In 1998, his lifetime work was recognised when he was honoured with a Knighthood – formally conferred by Prince Charles in Sri Lanka two years later.

In recent years, he has been largely confined to a wheelchair due to post-polio syndrome, but his output as a writer continued undiminished.

The end of an era. :(

Bowser
03-18-2008, 05:23 PM
RIP

SNR
03-18-2008, 05:37 PM
:(

What an incredible life. He will be missed.

RIP

Adept Havelock
03-18-2008, 05:43 PM
The only way of finding the limits of the possible is by going beyond them into the impossible.

RIP to a brilliant mind that regularly tested those limits.

Mr. Clarke was one of the first authors I really enjoyed. Thanks for the books that led me to flights of fancy, to deep contemplation, and more late-night bull sessions than I can recall.

I'll miss his brilliant wit:



How inappropriate to call this planet Earth when it is quite clearly Ocean.

I don't believe in astrology; I'm a Sagittarius and we're skeptical.

New ideas pass through three periods: 1) It can't be done. 2) It probably can be done, but it's not worth doing. 3) I knew it was a good idea all along!

Reading computer manuals without the hardware is as frustrating as reading sex manuals without the software.

keg in kc
03-18-2008, 06:18 PM
Sad day.

Skip Towne
03-18-2008, 06:24 PM
It's amazing that he conceived satellite technology before we even had the jet engine.

mikey23545
03-18-2008, 06:26 PM
One of the great minds of these times....And another piece of childhood slips away.

RIP Arthur...Childhood's End.

seclark
03-18-2008, 06:29 PM
in.
rip
sec

StcChief
03-18-2008, 08:10 PM
RIP Mr.Clarke

Third Eye
03-18-2008, 08:17 PM
Truly one of the greats, RIP.

Braincase
03-18-2008, 08:33 PM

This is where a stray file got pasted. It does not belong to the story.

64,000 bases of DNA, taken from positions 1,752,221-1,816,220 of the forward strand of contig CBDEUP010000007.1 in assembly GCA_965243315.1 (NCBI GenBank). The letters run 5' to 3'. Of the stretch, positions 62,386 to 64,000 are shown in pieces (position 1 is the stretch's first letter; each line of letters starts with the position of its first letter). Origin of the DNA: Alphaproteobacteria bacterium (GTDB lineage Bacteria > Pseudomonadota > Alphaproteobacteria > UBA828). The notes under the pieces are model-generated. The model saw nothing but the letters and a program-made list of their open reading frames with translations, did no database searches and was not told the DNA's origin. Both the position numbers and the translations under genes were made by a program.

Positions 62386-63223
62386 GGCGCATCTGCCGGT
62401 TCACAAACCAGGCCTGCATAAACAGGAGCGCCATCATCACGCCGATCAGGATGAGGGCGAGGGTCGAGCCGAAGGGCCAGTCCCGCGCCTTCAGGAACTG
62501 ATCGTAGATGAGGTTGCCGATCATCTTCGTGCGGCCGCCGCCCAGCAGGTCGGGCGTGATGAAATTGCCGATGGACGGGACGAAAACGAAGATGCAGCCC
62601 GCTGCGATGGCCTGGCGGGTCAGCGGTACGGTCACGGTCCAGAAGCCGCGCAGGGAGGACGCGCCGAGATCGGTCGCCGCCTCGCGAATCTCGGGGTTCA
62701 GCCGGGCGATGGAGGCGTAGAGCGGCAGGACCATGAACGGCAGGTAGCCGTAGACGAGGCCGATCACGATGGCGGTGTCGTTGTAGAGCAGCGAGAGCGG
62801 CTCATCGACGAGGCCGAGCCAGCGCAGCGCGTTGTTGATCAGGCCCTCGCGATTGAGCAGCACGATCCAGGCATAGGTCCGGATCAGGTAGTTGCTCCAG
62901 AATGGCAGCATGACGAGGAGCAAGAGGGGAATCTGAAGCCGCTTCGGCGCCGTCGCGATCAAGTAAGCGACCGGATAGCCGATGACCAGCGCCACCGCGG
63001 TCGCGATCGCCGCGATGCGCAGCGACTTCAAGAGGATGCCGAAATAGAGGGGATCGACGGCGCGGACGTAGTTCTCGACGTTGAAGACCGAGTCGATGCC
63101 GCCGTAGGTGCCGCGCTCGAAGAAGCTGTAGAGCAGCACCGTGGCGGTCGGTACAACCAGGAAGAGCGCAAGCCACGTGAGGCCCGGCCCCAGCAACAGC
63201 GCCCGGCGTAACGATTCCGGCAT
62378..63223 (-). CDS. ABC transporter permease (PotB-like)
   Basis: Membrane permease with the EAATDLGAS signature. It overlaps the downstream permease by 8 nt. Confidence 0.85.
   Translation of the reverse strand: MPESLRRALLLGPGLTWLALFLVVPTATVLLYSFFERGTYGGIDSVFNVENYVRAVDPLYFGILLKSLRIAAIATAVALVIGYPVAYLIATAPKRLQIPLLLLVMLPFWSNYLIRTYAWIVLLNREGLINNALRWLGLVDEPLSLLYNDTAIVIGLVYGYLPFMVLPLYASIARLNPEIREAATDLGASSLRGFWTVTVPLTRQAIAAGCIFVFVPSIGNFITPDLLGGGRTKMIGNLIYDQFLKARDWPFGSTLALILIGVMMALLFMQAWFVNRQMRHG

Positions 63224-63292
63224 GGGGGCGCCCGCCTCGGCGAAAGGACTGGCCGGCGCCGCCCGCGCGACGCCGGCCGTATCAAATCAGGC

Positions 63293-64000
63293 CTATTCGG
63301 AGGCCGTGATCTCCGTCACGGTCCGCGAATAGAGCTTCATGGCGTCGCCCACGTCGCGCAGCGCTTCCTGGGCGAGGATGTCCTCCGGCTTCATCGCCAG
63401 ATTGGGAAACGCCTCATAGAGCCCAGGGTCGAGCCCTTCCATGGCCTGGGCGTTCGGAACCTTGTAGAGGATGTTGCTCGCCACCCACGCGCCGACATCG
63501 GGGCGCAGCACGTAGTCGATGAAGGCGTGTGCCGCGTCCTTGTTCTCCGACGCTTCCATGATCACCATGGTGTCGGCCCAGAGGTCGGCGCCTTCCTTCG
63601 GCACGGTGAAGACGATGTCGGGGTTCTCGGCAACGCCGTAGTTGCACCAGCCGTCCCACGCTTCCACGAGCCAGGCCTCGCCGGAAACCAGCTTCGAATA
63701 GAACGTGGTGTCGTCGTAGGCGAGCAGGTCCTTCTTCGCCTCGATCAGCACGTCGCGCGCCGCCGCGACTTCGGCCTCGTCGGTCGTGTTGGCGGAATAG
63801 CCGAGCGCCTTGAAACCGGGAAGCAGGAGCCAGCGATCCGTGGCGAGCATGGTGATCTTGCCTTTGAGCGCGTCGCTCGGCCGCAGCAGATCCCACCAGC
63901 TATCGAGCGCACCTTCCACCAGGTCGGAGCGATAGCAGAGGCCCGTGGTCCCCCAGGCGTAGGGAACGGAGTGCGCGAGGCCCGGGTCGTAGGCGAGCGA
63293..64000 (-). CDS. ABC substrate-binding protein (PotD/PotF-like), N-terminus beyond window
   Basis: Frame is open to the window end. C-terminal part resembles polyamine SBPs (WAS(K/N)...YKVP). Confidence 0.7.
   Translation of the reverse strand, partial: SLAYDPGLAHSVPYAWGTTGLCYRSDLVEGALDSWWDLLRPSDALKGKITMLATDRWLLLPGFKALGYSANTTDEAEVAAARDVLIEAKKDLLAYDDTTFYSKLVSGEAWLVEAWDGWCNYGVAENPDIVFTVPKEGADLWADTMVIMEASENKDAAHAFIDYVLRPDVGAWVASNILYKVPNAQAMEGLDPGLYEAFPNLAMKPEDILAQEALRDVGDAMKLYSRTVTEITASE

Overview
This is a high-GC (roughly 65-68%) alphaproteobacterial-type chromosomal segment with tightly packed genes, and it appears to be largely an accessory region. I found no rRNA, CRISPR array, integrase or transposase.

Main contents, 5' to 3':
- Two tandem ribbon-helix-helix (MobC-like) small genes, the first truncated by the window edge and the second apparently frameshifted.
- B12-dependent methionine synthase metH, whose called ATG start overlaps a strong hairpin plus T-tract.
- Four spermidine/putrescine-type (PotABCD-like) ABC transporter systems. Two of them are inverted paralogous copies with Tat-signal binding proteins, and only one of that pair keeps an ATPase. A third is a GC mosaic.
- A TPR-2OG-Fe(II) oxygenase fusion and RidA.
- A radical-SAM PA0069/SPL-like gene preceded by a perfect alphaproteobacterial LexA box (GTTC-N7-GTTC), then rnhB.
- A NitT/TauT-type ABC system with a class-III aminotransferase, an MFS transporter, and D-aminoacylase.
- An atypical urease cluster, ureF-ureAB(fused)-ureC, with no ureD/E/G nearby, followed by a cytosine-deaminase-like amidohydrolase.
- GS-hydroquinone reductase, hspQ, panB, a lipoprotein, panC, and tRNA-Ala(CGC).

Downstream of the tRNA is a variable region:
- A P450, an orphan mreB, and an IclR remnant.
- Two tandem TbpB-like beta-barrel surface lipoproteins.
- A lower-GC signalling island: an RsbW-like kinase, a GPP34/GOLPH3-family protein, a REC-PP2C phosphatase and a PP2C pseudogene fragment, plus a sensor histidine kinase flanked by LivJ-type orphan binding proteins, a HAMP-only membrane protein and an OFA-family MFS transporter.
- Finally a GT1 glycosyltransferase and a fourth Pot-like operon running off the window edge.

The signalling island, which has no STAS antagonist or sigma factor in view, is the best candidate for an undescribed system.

Thanks for hours, weeks and days of wonderful especulation, from The Sentinal to Rendezvous with Rama, truly an outstanding imagination with a proper grounding in scientific fact.

Tie to read "Childhood's End" again, my personal favorite of his.

Frazod
03-18-2008, 08:48 PM
RIP. Loved your work.

Third Eye
03-18-2008, 11:08 PM
Thanks for hours, weeks and days of wonderful especulation, from The Sentinal to Rendezvous with Rama, truly an outstanding imagination with a proper grounding in scientific fact.

Tie to read "Childhood's End" again, my personal favorite of his.
You know I still have never read that. I have wanted to for years. Maybe this will be the impetus.

PS- that is also my favorite Floyd song.

mikey23545
03-18-2008, 11:12 PM
You know I still have never read that. I have wanted to for years. Maybe this will be the impetus.


Do yourself the favor, you won't be sorry.

mikey23545
03-18-2008, 11:17 PM
I am so happy to have a couple of first editions of his books, including "The Exploration of Space" which I believe is the first time anyone came up with the idea of the geostationary communications satellite...Still great reading even today.

And yes, it came out 6 years before the first crude satellites were launched.

Mr. Kotter
03-18-2008, 11:34 PM
R.I.P., Mr. Clarke. :(

Chiefmanwillcatch
03-19-2008, 02:03 AM
what were his best books? We all know of 2001

Warrior5
03-19-2008, 06:01 AM
what were his best books? We all know of 2001

He has several collections of short stories. "Childhood's End" was excellent. I also enjoyed "The Deep Range".

My favorite by far was "Rendezvous with Rama"... I'm still hoping it becomes a movie.